One of the primary reasons this lifetime will vary from user to user is how the battery is used and charged. Batteries inherently have 'charge cycles,' which define the number of times they can be charged before they begin losing their capacity. You will have noticed this in your phone, which no longer lasts as long as it did a few years prior when it was new. Charge cycle depletion is a significant issue for batteries, and though manufacturers typically let it be in phones, this would not be an acceptable lifetime duration for an EV. Accordingly, the battery in your EV is designed to be charged in 'buffers.' This means that you will not be able to charge and use the entirety of the battery at one time; it will be unlocked and released in buffers over time. This means the battery does not go through as many charge cycles, thus increasing the lifetime you get from it.
Besides buffering, EVs come with a lot of clever technology to increase the duration of your battery life as well as the lifetime capacity. However, one of the most effective methods for increasing this lifetime is to charge and discharge the battery most effectively. According to manufacturers, you should always only charge batteries up to 80% at a time and use them until they reach the 20%-mark, rinse and repeat. This minimizes the number of cycles your battery goes through with every charge, with charging to 80% using only 0.02 of a charge cycle (on a phone) and a 100% charge using more than one whole cycle.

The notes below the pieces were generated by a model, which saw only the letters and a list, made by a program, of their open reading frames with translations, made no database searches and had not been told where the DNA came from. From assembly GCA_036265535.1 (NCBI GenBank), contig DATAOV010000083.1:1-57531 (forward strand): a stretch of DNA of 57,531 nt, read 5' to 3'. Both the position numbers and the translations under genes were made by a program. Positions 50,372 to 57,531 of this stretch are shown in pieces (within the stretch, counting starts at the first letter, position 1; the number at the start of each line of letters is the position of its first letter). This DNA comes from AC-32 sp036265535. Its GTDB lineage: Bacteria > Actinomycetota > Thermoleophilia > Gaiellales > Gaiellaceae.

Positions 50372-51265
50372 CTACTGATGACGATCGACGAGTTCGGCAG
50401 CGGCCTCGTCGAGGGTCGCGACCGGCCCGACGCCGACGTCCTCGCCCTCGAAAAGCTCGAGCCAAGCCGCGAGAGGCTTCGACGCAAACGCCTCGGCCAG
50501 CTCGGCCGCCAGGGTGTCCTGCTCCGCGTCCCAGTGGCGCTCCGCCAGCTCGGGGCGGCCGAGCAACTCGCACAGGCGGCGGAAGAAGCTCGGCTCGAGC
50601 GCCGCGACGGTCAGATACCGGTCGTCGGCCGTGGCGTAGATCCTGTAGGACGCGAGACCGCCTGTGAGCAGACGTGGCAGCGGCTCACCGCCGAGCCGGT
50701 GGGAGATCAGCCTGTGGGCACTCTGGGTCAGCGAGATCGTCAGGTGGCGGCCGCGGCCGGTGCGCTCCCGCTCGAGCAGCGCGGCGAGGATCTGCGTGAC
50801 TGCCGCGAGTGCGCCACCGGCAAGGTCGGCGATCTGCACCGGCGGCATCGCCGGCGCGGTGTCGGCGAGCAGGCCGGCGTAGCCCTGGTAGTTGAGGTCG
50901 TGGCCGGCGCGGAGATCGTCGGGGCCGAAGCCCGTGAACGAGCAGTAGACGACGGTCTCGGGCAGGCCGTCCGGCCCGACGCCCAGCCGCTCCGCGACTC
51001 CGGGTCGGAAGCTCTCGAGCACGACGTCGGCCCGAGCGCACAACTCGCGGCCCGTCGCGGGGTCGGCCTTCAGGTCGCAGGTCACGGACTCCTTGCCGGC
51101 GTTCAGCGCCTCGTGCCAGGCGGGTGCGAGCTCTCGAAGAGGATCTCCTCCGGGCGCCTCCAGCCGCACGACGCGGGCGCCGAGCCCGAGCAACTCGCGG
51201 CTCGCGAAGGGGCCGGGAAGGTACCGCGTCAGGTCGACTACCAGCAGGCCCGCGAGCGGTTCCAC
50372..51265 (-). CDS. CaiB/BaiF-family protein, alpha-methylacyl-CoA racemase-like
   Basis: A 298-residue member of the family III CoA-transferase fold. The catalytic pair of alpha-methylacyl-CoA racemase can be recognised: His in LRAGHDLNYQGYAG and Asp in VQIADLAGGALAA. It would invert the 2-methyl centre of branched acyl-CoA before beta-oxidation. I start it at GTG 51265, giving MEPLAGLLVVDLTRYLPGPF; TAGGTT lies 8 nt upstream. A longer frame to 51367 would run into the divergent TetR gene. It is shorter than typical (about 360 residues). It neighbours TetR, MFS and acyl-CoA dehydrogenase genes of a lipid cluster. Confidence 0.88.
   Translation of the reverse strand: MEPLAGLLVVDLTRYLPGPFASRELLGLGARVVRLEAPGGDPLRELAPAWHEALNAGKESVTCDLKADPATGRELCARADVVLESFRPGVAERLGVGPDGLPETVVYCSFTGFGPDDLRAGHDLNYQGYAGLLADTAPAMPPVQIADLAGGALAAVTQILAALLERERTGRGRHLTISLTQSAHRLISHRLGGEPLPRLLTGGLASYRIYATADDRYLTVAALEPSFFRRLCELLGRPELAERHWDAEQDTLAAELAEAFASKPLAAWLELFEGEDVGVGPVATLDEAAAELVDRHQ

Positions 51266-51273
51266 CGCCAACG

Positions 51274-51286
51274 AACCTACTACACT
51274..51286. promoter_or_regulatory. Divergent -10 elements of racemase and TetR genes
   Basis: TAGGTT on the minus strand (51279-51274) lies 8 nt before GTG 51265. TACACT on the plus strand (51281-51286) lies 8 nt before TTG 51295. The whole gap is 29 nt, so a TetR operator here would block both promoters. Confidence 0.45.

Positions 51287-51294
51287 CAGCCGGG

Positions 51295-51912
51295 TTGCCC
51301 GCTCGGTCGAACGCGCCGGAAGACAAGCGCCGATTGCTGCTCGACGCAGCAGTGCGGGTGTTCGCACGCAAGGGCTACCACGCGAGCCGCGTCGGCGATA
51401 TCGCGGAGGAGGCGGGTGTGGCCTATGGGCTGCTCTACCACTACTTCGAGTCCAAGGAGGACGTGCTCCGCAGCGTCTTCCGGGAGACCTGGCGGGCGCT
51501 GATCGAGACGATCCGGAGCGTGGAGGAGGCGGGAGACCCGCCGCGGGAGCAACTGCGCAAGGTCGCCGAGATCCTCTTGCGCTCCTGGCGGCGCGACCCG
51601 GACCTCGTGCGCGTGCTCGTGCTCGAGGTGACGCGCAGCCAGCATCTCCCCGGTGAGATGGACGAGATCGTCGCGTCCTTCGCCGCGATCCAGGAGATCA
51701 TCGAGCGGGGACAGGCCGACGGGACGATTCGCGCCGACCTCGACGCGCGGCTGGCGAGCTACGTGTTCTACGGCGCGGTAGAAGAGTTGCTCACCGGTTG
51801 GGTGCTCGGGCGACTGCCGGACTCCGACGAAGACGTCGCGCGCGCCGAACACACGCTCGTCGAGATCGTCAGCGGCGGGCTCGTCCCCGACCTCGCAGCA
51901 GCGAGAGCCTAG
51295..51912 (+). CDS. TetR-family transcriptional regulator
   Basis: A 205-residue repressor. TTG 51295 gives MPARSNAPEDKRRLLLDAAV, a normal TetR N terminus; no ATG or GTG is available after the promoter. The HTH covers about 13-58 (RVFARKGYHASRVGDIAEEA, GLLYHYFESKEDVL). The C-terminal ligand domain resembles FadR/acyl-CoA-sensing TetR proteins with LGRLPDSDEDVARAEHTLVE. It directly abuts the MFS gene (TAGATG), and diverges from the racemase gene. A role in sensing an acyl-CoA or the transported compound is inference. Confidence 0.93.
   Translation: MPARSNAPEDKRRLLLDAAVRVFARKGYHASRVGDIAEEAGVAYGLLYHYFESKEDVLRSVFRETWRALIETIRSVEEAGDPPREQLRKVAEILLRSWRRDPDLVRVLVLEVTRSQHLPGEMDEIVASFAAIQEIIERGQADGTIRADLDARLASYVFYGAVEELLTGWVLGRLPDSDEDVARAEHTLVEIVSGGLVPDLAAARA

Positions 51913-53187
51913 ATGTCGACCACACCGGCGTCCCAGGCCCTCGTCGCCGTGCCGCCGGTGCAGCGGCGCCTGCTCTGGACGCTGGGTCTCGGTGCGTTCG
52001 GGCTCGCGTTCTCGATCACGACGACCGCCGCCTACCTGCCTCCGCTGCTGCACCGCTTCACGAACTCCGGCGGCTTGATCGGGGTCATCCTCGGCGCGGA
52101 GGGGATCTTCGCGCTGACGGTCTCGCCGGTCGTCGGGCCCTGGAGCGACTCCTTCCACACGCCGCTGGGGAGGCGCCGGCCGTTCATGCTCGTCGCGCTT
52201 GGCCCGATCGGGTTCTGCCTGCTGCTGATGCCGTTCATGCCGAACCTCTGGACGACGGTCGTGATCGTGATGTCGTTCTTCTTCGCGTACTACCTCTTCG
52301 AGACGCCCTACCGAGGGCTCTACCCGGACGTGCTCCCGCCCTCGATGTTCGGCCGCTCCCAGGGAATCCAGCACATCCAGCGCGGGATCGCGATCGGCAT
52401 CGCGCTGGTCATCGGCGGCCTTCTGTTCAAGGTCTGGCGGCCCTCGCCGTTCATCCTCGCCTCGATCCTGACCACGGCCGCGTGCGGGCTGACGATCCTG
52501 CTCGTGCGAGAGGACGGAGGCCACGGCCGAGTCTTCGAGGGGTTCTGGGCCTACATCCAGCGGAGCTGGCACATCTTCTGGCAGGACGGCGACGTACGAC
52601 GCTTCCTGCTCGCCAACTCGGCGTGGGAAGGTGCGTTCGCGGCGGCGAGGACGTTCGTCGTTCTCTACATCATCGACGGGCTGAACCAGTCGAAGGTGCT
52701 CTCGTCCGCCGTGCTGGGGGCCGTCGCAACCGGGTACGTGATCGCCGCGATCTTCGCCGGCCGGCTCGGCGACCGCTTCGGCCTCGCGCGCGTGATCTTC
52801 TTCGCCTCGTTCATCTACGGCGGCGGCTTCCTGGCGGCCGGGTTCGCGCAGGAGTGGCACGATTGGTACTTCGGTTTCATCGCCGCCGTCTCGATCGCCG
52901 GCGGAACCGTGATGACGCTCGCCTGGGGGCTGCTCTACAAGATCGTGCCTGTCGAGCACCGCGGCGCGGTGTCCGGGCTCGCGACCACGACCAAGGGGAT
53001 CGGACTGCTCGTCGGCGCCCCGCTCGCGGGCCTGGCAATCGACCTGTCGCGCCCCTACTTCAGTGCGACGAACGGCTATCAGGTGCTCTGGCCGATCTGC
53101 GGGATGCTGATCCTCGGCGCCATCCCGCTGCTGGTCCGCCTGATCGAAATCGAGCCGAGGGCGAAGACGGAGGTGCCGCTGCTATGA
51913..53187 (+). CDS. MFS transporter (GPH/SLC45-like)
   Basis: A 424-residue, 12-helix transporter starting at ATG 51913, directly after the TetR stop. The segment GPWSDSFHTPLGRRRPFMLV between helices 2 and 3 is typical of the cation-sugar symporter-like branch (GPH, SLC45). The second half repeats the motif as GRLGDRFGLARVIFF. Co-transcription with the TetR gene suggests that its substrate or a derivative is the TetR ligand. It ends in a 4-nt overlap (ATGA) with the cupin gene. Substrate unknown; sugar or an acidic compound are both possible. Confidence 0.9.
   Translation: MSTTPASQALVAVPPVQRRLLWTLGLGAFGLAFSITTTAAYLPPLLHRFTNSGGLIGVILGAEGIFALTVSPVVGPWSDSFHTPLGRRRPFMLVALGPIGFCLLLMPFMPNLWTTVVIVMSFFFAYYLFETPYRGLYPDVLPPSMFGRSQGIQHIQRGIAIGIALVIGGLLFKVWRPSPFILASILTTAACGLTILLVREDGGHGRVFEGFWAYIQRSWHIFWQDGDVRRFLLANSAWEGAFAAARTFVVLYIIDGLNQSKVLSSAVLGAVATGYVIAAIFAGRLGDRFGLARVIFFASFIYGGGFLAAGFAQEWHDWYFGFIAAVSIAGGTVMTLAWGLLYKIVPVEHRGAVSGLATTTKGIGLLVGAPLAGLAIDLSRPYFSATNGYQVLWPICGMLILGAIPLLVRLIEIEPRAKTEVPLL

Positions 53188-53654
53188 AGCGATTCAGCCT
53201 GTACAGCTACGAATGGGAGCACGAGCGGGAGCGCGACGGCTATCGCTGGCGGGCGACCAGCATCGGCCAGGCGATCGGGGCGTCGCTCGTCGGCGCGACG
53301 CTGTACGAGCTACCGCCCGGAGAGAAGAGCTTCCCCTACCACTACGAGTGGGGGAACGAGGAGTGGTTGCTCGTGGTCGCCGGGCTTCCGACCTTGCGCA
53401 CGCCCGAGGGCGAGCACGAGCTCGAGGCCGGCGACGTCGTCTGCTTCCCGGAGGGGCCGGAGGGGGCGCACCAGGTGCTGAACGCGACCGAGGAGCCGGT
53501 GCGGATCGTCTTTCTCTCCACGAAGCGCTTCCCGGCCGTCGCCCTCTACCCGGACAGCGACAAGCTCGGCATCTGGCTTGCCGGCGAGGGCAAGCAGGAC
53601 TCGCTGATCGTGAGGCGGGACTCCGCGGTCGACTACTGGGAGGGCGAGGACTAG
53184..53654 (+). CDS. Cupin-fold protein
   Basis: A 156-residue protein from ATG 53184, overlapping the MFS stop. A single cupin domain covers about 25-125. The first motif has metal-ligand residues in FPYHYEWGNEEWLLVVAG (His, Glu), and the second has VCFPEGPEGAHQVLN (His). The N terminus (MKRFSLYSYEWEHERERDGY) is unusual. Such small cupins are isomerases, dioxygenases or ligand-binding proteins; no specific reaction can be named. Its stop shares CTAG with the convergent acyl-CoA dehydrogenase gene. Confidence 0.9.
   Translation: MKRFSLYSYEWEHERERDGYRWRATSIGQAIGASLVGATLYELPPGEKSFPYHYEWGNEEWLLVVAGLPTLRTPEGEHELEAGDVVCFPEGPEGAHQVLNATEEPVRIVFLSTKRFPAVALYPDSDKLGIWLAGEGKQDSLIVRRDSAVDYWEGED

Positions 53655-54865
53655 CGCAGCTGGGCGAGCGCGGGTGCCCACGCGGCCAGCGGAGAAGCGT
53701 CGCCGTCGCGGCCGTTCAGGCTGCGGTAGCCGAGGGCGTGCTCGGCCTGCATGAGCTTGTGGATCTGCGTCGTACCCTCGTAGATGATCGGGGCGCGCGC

Manufacturers also include additional spare batteries with EVs that remain unused for a period of time and only kick in when the initial batteries start to lose their capacity (below 80%). This means you get consistent battery performance for a longer duration and can have worry-free use for years and years.
How EV chargers affect the battery lifetime
The general wisdom is that the faster the charger for a battery, the lower its lifetime will be due to high charge-wear. However, that is not the case for EV batteries! With a high-quality EV charging station or charger from BESEN, you can get lightning-fast charging speed while still easily getting more than a decade of use out of your EV battery. BESEN's level 2 chargers are unmatched in terms of affordability and the technology packed into them, featuring: